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EUROPEAN JOURNAL OF PHYSICAL AND REHABILITATION MEDICINE
Rivista di Medicina Fisica e Riabilitativa dopo Eventi Patologici
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Indexed/Abstracted in: CINAHL, Current Contents/Clinical Medicine, EMBASE, PubMed/MEDLINE, Science Citation Index Expanded (SciSearch), Scopus
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Europa Medicophysica 1998 March;34(1):25-31
Effect of exercise therapy on mild idiopathic scoliosis. Preliminary results
Ferraro C., Masiero S., Venturin A., Pigatto M., Migliorino N.
Orthopaedic Rehabilitation Unit, Institute of Orthopaedics, University of Padua, Italy
OBJECTIVE:. The aim of this paper was to test the efficacy of exercise therapy in modifying the evolution of the deformity in children with mild idiopathic scoliosis.
METHODS: We recruited 34 consecutive scoliotic subjects (mean age 11.6 years, range 8.7-14.1 years) with an initial mean Cobb angle of 14.9° and a mean hump height of 7.3 mm. They were assigned to one of two physical therapists who used different techniques with the same therapeutic goals (active postural correction of scoliosis). Subjects were asked to continue their exercises at home for at least 30 minutes a day. Thus, most of the exercise programme was carried out in the home. After a mean of 2 years of a) treatment, we performed a multiple linear regression analysis for the changes in Cobb angle as a function of a) the actual involvement in the home programme (minutes per day), b) the physical therapist variable, and c) the potentially confounding variables (such as initial Cobb angle and age, Risser sign and duration of the treatment). A simple linear regression analysis was performed for the changes in hump height as a function of the level of participation.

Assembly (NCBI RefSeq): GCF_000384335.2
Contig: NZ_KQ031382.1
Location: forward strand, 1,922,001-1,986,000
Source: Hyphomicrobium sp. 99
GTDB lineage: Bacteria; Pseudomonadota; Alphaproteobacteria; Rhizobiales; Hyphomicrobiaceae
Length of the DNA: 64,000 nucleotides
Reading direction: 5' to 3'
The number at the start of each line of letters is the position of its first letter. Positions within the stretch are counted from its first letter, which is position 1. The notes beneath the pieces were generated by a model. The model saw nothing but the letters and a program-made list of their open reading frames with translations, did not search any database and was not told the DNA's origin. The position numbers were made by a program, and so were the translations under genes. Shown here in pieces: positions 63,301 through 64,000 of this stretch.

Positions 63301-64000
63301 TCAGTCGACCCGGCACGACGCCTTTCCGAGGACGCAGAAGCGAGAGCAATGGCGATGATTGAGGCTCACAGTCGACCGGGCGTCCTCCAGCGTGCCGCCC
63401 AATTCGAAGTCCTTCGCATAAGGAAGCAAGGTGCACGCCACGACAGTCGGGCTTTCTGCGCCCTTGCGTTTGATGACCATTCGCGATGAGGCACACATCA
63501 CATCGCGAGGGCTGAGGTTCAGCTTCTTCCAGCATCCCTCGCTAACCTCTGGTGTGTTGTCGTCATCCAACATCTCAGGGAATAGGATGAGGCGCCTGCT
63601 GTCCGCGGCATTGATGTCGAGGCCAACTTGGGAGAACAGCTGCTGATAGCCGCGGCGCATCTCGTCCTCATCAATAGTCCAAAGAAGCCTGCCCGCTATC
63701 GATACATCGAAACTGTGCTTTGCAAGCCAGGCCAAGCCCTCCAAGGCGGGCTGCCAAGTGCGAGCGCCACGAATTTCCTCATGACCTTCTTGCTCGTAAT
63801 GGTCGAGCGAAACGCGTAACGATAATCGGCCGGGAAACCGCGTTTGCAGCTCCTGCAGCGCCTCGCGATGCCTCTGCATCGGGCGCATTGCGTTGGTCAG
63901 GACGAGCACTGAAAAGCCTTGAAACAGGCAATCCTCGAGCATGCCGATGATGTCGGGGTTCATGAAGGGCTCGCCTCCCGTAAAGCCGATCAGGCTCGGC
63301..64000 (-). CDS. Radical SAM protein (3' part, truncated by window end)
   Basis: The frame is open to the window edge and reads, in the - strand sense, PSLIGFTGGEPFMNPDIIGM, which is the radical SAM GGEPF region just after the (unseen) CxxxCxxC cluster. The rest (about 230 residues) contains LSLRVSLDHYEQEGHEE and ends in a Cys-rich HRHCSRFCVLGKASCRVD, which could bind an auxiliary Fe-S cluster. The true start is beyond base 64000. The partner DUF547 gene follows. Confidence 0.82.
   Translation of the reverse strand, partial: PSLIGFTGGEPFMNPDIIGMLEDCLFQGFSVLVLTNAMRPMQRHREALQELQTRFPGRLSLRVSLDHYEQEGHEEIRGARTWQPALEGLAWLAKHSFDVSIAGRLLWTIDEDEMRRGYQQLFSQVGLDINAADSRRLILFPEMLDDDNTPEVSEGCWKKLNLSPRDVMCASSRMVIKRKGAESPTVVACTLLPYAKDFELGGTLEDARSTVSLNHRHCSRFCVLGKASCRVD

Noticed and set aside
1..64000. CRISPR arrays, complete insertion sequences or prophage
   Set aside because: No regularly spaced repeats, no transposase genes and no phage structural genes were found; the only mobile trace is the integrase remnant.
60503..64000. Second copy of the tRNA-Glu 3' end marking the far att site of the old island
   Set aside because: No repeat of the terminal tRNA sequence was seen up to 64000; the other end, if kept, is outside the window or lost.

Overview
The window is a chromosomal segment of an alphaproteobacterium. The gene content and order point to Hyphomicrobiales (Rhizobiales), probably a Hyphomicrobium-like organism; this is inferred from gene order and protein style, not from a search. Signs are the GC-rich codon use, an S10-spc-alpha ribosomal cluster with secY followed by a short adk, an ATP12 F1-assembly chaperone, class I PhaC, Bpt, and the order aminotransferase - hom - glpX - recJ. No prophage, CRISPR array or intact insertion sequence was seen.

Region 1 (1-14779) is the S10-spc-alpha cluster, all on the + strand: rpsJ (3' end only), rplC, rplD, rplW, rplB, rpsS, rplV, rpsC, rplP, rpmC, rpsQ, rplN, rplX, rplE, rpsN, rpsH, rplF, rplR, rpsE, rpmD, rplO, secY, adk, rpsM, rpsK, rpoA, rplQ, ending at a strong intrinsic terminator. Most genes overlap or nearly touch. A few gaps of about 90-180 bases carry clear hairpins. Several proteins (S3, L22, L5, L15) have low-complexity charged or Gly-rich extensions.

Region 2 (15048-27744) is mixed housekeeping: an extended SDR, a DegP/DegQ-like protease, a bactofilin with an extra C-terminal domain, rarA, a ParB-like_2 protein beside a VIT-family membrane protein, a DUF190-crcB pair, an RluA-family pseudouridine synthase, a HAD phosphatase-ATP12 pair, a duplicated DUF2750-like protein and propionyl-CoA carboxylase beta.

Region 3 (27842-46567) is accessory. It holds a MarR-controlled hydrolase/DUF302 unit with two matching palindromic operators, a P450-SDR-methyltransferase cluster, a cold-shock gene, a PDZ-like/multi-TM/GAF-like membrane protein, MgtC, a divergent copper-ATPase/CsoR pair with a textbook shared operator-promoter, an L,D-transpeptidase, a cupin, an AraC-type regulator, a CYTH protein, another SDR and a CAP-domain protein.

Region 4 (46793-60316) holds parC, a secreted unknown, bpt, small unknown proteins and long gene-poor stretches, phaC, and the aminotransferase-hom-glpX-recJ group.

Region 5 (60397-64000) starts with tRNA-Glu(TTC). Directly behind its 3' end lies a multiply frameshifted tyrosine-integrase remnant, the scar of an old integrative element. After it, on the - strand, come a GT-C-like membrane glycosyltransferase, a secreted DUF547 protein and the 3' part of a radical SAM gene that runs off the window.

RESULTS: Results showed that maximal participation in exercise therapy (≥30 min day) for the mean duration of 2 years, as compared to minimal participation (<10 min/ day), slowed down and even halted the progression of the deformity (curve and hump). Results did not differ significantly between the 2 therapists’ groups.
CONCLUSION: If followed rigorously, an accurate exercise programme appears to effectively limit the worsening of deformity in mild scoliosis.